So *please* try to start simple, it will save you hours upon hours. You'll actually understand what's happening, as opposed to hoping it will work.

Oh, and never even look at NIO for the next two or so years: it will probably turn your hair grey and you'll pull the remaining hairs out. One by one. You'll love the feeling of being alive.

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Offline Eli Delventhal

JGO Kernel


Medals: 42
Projects: 11


Game Engineer


« Reply #3 - Posted 2010-09-07 18:21:34 »

Yup, not bothering with NIO at this point.

Also, even though I haven't coded much networking stuff before, I have a pretty good understanding of how it works, at least.

I got the chat client working via multi-threading. The server has a thread to listen for new connections, a thread for each connected client, and a thread to kill client connections that haven't sent anything in a certain time interval (currently a minute). I've got a lot of methods in here that appropriately synchronized, and have had no concurrency issues so far (with my limited testing). It's quite wasteful in the number of threads I have, but in 99% of my personal cases this will be no big deal.

The client has one thread that listens for data, and one thread that constantly sends out heartbeat data (basically an empty object gets sent to the server every interval, currently 10 seconds). I'm aware that the latter thread could easily be coded into the game loop, but I decided I just wanted to keep things simple and clean - I shouldn't need to bother with heartbeats or anything in any games or programs that implement this "framework."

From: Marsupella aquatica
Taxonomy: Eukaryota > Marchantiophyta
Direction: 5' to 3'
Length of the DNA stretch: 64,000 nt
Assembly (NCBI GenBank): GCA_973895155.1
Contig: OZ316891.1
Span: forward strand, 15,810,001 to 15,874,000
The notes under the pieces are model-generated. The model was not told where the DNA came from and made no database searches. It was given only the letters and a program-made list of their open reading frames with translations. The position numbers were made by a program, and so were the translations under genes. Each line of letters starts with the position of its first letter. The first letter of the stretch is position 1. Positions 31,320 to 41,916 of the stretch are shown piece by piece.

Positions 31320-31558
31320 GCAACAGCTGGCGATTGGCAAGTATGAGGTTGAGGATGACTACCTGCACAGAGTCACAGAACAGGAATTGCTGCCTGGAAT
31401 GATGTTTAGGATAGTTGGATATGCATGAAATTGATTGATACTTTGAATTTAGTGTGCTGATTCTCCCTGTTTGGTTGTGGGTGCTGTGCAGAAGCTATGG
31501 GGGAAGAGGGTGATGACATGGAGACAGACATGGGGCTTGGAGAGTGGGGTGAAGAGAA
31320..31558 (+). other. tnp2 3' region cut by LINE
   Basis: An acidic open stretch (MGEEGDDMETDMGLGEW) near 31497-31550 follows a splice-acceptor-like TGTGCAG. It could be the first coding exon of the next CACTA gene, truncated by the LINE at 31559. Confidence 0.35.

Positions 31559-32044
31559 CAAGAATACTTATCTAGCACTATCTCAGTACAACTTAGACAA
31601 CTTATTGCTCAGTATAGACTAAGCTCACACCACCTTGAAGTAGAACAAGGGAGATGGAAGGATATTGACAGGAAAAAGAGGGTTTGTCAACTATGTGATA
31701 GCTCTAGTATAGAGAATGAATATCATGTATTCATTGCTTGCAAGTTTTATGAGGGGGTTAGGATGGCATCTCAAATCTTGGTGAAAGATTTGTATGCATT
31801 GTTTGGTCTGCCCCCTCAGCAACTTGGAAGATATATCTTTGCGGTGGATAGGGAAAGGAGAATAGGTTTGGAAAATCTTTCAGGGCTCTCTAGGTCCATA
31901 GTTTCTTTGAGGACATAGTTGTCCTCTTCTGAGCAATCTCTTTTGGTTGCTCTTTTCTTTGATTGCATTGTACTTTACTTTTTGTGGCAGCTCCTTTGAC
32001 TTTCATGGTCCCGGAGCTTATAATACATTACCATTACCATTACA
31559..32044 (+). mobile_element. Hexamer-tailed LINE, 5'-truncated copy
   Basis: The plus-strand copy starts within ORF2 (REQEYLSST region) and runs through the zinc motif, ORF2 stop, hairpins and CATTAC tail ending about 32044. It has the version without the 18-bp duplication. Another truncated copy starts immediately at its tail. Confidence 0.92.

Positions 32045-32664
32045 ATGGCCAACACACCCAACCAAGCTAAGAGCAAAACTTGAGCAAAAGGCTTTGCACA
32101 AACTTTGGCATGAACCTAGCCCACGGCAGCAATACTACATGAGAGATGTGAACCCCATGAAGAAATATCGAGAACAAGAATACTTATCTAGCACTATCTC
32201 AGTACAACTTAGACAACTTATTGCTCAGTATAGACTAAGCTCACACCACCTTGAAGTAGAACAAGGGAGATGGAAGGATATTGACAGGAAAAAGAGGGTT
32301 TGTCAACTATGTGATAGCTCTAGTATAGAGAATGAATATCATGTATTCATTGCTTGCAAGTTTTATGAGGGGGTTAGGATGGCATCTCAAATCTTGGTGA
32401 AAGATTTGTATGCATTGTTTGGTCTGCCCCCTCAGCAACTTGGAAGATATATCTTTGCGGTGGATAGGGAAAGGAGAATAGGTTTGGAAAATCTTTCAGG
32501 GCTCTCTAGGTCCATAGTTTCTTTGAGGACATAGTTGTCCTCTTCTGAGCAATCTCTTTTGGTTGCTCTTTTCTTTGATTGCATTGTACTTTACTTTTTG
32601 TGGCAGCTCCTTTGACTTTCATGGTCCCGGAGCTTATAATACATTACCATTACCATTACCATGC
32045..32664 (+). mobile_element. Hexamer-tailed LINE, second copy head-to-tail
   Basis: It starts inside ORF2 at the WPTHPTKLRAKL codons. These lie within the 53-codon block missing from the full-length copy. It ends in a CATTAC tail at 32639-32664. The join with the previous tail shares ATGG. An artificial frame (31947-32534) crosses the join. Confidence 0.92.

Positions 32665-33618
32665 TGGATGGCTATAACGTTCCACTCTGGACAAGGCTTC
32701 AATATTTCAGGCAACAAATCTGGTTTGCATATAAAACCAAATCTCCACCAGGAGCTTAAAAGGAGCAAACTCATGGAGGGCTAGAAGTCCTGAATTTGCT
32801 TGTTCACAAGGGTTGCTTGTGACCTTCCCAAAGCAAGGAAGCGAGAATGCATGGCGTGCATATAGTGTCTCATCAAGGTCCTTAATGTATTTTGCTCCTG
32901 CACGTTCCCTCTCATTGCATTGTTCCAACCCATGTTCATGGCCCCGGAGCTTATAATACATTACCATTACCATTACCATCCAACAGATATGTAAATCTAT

I've also implemented separate hooks for the following situations:
- A client disconnects manually
- A client times out and so is disconnected
- The server shuts down on purpose
- The server shuts down unexpectedly
- A new client has connected
- The server checks that everything is legal before it sends it back to clients

As far as I've been able to tell given my limited testing, all the functionality works when the framework is implemented into the chat client.

I then started do a very very simple networked game - basically each player controls one Entity (which is just a drawn oval), their keyboard input is sent to the server, and the server then sends back any entities that have been updated. I almost had this done then realized that I was implementing it stupidly (I was allowing the client to do a lot of stuff which would allow hackers to run rampant) so I scrapped it and started again.

Once I've got that solid, I'll slowly add a few features to it and make it some sort of very simple game. Then I'll post that up here and we can try to break it.

From there, I'll start implementing it into actual projects. Overall I'm not worried, because although I haven't spent much time doing networking myself I'm frequently exposed to clean, working, code.

The one complication with my game implementation (input is sent to the server, the server sends back new positions) is that in very laggy circumstances this will get very annoying. I've played games that do it this way and it is very very far from acceptable. I've been cooking up hybrid approaches, like allowing movement to be pretty much free reign to a certain point (client controls movement and sends updates to server unless the delta is too large) but all important actions like attacking and such must be verified by the server first. But then, of course, depending on the type of game it is, there can end up being large deltas between what the client sees and what the server sees.

So, in summary, I'm only worried about figuring out how to deal with latency at this point - the actual implementation is simple enough for now that I'm fine.

See my work:
OTC Software